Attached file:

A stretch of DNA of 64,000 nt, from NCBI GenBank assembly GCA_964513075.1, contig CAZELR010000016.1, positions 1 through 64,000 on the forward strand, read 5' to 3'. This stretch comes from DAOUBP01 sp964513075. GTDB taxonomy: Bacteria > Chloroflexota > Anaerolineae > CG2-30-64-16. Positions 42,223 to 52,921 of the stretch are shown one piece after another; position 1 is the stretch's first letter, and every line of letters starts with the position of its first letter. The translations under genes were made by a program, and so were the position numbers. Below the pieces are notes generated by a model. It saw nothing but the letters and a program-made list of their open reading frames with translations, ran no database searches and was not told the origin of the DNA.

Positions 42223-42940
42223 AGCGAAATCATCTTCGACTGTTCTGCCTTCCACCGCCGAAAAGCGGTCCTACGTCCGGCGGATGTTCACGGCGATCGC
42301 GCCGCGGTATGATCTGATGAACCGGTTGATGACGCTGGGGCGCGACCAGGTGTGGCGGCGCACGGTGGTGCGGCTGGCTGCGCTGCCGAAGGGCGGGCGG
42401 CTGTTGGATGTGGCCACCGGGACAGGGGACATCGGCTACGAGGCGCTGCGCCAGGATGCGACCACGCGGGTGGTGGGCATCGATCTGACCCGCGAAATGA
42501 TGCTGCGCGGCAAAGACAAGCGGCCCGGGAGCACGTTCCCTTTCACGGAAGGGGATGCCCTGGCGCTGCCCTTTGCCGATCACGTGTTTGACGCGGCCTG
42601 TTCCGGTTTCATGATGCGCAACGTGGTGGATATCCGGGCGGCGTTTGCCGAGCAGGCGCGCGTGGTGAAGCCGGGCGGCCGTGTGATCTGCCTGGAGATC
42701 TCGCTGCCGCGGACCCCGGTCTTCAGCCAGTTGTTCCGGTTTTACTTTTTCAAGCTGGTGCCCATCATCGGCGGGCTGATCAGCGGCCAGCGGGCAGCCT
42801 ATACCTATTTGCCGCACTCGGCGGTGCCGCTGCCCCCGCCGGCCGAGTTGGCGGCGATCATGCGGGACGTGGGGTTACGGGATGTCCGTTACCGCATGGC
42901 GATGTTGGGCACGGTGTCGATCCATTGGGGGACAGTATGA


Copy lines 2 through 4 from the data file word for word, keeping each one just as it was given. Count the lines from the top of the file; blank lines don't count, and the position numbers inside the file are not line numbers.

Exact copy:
Positions 42223-42940
42223 AGCGAAATCATCTTCGACTGTTCTGCCTTCCACCGCCGAAAAGCGGTCCTACGTCCGGCGGATGTTCACGGCGATCGC
42301 GCCGCGGTATGATCTGATGAACCGGTTGATGACGCTGGGGCGCGACCAGGTGTGGCGGCGCACGGTGGTGCGGCTGGCTGCGCTGCCGAAGGGCGGGCGG